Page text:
Researchers disagree over cell phone safety findings

The €15 million Interphone study to establish if there is any link between cell phone usage and brain tumours has stalled as prominent cancer researchers remain divided about how to interpret the risks of RF radiation emitted by mobile handsets.

The report is already three years late in being published with some contributors now refusing to talk to each other. Regardless, some of the countries involved with the study have already started to release results, some of which have shown increased risk of brain tumours for heavy users--those who have used their cell phones for more than 10 years on the same side of the head. But this data has been dismissed by others as being based on national samples that are too small to be meaningful. Until the Interphone study is published, institutions like the World Health Organization and the European Commission have cautioned that conclusions about possible cancer risks cannot be drawn.

Michael Milligan, the secretary general of the Mobile Manufacturers Forum, said that cell phone makers were disappointed by the delays of the Interphone study, which they helped to finance. "We've heard that they can't agree on a manuscript and that's essentially where it comes down to," he said, adding, "We certainly have been encouraging the principal investigators to resolve whatever issues they have. Studies into links between cell phones and cancer have been conducted by many organisations around the world, with little, if any, conclusion as to health concerns. This latest attempt seems to have become bogged down in whether the faulty memories of brain cancer patients skewed the results of the study.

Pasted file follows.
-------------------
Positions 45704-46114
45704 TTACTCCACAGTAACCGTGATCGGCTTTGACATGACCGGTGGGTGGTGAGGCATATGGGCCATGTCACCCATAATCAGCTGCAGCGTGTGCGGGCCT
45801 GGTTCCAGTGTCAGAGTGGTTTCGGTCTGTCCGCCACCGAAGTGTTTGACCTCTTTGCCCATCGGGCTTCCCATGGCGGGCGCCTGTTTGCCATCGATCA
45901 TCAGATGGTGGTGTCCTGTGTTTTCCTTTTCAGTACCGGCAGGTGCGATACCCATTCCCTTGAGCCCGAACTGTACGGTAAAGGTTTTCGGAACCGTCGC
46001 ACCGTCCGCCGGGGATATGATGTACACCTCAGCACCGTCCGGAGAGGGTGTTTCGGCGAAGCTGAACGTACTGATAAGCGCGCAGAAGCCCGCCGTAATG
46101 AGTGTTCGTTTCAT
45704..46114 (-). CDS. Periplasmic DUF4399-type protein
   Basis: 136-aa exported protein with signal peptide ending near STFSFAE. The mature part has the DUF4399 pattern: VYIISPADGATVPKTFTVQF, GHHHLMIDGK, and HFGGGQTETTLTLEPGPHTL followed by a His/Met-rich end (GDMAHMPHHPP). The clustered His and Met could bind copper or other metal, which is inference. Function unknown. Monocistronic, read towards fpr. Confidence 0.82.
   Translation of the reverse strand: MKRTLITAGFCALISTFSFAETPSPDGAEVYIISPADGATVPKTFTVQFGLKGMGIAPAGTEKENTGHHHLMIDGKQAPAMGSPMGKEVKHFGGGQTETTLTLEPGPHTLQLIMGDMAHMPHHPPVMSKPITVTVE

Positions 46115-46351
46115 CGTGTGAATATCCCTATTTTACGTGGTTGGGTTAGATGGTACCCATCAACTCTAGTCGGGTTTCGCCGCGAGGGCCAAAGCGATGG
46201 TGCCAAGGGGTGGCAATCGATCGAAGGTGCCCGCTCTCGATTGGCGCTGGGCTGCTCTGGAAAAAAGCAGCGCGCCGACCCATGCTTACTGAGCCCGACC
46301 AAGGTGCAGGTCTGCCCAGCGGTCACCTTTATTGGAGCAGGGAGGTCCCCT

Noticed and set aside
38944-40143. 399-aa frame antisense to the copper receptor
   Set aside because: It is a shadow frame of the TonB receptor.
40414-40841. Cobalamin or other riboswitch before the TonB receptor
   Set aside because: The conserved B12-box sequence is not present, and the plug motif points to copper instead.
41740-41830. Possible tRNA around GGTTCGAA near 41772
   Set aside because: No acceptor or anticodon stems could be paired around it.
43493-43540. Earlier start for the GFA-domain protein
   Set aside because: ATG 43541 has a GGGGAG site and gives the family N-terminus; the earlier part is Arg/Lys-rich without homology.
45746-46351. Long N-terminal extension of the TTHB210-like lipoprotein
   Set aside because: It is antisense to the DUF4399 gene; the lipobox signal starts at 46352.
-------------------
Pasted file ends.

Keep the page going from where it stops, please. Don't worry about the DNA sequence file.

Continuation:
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Study discounts phone-cancer link. Research story

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